In my neighborhood in the Philadelphia suburbs, there are financial institutions everywhere, of all kinds—global conglomerates, credit unions, community banks, and much else. Combining census data from 2010 and this useful tool from the National Community Reinvestment Coalition, my ZIP code has one physical bank branch for roughly every 1,500 people.
A new study by the National Community Reinvestment Coalition (NCRC) finds the same neighborhoods that were labeled “hazardous zones” and “redlined” by the government-sponsored Home Owners Loan Corporation (HOLC) in the 1930s are the ones most persistently suffering today from inequality and lack of investment.
Most Americans who acquired the first home in their lineage would not have been successful if the rules today applied to them then. A new OpEd from NCRC’s John Taylor.
Banks are moving away from lending to low- to moderate-income borrowers and borrowers of color, the National Community Reinvestment Coalition reported in an analysis of new data on mortgage lending from the Consumer Financial Protection Bureau.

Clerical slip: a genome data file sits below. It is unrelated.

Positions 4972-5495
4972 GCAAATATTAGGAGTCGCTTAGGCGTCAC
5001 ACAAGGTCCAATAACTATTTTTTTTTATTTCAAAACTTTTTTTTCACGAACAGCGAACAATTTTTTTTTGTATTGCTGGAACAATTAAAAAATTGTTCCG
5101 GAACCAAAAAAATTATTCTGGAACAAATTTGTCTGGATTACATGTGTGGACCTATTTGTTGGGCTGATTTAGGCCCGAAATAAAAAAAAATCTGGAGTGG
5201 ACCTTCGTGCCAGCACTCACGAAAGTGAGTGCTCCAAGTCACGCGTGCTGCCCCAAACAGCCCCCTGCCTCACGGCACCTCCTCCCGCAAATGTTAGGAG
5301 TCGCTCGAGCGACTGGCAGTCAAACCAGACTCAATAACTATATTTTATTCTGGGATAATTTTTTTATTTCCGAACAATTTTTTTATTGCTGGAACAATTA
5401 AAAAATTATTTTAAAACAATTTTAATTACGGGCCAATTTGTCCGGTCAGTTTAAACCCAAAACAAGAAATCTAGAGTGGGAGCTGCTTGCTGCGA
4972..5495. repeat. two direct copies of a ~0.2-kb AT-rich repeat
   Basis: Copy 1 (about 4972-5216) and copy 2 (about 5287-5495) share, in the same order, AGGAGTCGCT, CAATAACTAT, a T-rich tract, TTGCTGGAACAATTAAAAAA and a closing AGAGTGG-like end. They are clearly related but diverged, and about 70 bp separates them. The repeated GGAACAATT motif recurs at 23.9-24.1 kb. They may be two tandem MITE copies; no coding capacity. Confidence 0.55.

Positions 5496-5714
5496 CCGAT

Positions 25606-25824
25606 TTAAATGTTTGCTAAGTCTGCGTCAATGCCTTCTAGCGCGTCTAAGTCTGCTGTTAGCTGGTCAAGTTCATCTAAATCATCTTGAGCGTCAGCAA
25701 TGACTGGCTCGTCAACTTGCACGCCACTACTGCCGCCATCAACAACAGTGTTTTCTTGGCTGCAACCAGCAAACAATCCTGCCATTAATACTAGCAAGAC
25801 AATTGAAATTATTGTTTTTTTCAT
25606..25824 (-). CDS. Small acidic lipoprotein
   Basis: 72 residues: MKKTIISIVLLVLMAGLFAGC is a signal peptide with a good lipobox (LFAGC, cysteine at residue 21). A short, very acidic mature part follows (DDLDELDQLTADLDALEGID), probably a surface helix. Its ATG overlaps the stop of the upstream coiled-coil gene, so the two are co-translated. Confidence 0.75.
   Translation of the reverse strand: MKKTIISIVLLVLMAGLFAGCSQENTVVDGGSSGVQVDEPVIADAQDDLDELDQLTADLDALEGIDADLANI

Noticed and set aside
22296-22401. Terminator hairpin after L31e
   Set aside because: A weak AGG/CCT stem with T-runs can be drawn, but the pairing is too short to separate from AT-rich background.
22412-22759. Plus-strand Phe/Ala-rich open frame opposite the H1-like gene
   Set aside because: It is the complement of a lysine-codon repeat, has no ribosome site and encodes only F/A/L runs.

“I think their agreement is no better or no worse than many of our agreements,” said Van Tol, chief executive of the Washington-based National Community Reinvestment Coalition. This was the seventh agreement with banks he has negotiated in two years.
A top federal bank regulator has floated no longer enforcing lending rules for the poor based on the locations of a bank’s physical branches, a change likely to be opposed by NCRC and other community groups.
Listen to NCRC’s Jesse Van Tol discuss the rise of banking deserts and important CRA news in Washington, DC.
The new branch locations will increase housing accessibility for low-income neighborhoods, according to Jesse Meisenhelter, spokesperson of NCRC.
What do Baltimore, Dallas, and Miami have in common?